Tell us a bit about your current role and your career journey so far.
I'm currently on my placement year and I'm working in the Department of Medicine at Cambridge University (CITIID). I work alongside global health experts specialising in infectious diseases. It is a wonderful opportunity to work with such amazing and lovely people. My focus is on my own project on Shigella diagnostics which is an important area that has been surprisingly neglected and is in need of modernisation.
On my journey to where I am today, I have volunteered in several labs but one left a massive impact on me. My summer internship at UCL Great Ormond Street Institute of Child Health was my first experience of what actual research is. It was such an honour to work there, the environment was so encouraging and really shaped the person I am today. I miss being there. I was assisting on a project in the Developmental Biology of Birth Defects Section (Nephro-Urology Unit) on Denys-Drash syndrome characterising the development of disease.
What does a typical day involve?
A typical day currently involves reading literature related to Shigella or any relevant bacteria of interest. Then using bioinformatic tools to attempt to design specific PCR Primers to test later in the laboratory. Ideally, in the future this will turn into a multiplex and diagnostic dipsticks in a rapid field diagnosis kit. I also currently work on a review paper regarding bacterial AB toxins.
What have been the highlights of this experience?
There have been a lot of highlights during my placement. A big one is how welcoming everyone has been towards me. I even got to meet most people before I officially started during regular journal clubs. Being able to work during a pandemic on a project that I really care about is a big deal to me. It is one of those once in a lifetime experiences. The main highlight has been developing an interest in Shigella, realising how neglected it is and the positive impact my project could have.
What are the biggest challenges you've faced and how have you overcome them?
Project-wise, the biggest challenge is starting designing primers. I had to do so much literature searching just to find only a few genes to focus on and they can still be found in other micro-organisms. I never learned how to do this so I was armed with the limited knowledge that one of my colleagues taught me. I'm slowly making my way through it but I have realised that nothing is ever perfect. I've learnt that as long as I make it as specific as I possibly can, it is good enough and there is no point in stressing too much about other ways to overcome this.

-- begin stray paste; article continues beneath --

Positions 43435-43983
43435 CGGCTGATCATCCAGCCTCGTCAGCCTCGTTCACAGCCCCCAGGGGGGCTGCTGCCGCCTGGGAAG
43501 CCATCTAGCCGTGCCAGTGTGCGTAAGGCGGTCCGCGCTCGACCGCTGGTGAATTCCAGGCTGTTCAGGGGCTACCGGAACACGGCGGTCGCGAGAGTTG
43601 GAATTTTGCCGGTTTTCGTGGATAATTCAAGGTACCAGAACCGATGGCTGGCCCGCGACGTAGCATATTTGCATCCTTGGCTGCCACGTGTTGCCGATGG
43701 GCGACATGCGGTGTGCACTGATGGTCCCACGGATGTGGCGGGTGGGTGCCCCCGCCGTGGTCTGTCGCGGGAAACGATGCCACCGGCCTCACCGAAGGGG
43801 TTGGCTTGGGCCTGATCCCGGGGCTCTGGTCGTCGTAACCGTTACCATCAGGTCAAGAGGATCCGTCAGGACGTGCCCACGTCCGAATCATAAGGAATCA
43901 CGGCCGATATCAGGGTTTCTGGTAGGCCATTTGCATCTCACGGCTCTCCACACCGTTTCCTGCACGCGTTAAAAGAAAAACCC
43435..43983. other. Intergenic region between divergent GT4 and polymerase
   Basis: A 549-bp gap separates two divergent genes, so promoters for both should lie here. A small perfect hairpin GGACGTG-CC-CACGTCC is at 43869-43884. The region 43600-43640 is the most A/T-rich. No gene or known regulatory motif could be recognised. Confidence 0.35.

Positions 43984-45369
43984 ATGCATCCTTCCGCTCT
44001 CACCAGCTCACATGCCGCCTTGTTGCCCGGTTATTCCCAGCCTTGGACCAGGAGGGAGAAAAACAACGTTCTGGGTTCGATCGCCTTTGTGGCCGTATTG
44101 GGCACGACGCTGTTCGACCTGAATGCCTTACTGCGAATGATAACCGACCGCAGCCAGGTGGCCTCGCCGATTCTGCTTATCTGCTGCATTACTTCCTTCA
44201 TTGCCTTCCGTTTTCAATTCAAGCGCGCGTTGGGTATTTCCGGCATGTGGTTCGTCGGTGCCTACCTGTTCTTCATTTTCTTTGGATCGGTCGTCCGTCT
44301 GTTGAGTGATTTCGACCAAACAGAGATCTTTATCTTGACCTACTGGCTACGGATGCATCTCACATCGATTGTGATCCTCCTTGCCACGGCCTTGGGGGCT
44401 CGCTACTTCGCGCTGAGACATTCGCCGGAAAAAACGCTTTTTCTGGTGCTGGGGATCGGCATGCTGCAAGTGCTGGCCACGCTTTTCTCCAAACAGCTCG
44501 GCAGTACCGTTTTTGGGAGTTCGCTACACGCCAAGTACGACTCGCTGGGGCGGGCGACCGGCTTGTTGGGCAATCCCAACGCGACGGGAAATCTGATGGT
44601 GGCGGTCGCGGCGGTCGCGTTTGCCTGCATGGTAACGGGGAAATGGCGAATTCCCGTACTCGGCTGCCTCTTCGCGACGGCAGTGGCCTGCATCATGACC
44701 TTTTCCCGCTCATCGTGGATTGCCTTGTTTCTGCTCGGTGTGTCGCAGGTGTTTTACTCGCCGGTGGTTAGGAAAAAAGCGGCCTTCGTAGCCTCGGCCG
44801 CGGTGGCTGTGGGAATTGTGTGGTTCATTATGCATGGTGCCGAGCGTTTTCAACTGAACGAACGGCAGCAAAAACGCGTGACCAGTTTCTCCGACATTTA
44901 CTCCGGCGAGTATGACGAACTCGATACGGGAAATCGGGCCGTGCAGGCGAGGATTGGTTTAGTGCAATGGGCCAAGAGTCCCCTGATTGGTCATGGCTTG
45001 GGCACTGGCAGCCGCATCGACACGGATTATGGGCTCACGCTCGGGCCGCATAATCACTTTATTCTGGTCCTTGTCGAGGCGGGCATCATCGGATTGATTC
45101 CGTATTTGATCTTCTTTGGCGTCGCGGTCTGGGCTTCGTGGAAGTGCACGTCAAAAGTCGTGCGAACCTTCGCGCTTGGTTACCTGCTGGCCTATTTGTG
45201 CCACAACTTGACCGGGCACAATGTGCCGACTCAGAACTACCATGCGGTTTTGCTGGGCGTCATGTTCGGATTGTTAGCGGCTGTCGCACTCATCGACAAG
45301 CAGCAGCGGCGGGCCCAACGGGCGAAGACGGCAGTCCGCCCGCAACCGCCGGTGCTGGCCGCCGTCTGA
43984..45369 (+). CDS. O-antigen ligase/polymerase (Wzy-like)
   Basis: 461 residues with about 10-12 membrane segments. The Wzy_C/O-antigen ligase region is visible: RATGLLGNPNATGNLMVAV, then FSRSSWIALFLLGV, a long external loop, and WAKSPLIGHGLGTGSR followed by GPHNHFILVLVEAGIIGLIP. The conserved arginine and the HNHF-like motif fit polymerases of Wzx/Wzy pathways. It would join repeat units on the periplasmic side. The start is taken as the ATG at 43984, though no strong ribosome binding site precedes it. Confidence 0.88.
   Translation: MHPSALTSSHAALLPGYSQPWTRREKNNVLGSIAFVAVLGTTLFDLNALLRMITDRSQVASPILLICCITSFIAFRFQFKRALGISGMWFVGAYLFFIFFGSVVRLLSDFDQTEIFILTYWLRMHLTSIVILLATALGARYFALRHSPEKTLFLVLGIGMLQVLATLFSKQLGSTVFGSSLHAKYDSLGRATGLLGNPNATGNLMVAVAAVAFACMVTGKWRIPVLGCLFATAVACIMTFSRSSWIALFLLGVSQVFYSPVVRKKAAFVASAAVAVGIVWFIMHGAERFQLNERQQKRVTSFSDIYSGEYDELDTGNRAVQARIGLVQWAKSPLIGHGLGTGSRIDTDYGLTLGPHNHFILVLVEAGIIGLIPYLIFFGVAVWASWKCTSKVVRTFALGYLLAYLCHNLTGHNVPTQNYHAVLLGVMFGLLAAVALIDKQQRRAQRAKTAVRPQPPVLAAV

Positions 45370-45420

A personal challenge is that I struggle with imposter syndrome, so it's quite easy for someone of my background to feel out of place. I was the first person in my family to go to college, let alone even university. Another way imposter syndrome eats at me is that in topics that I'm interested in and care about such genetics, microbiology and oncology, the more I learn the less I feel that I know about the topics. It is also hard being surrounded by such great people and experts but I hope it rubs off on to me. I'm just slowly trying to improve myself and reach the goals I set for myself. It helps to recap on what I've achieved every so often, even the little victories add up!
Please tell us about the support you have received from the PDC and how it has helped your professional development.
I love the PDC! My CV was empty before I came to Brunel. Without support from the PDC, specifically the Bioscience people, I would not be where I am today. They really believed in me, even when I didn't. I managed to get my summer internship via the help of the Bioscience careers consultant. I didn't know how to write a CV and I didn't even have a job before university. She patiently sat down with me so often and constantly picked apart my CV until it's something I am actually proud to send to employers. I was determined to intern at UCL Great Ormond Street Institute of Child Health and my advisor was with me every step of the way. When I was applying to placements, I saw both my careers advisor and placement advisor regularly. They helped me send several applications out but after a while I was starting to feel defeated, especially as I was also dealing with a rough time in my personal life. Then I found out I was their first choice of applicant for University Of Cambridge, Department of Medicine placement! They helped me with the application and with interview prep.
It was my first-ever interview and as it was with Cambridge University, I was not expecting to get it. I was thinking it would be more of a learning experience so I was really pleased when I was offered the position! I am ever so thankful to the PDC and these special advisers!
What advice would you give to students or recent graduates wanting to work in a similar area?
The best place to start is to contact supervisors or people in the positions that you want to be in, to enquire what the role actually entails and how they got to where they are now. You can always ask if you can volunteer in that lab or if there are any roles available with that supervisor etc. Gaining relevant experience is the most valuable thing. Talking to your careers consultant or placement adviser is a great way to boost your applications, they can always be improved!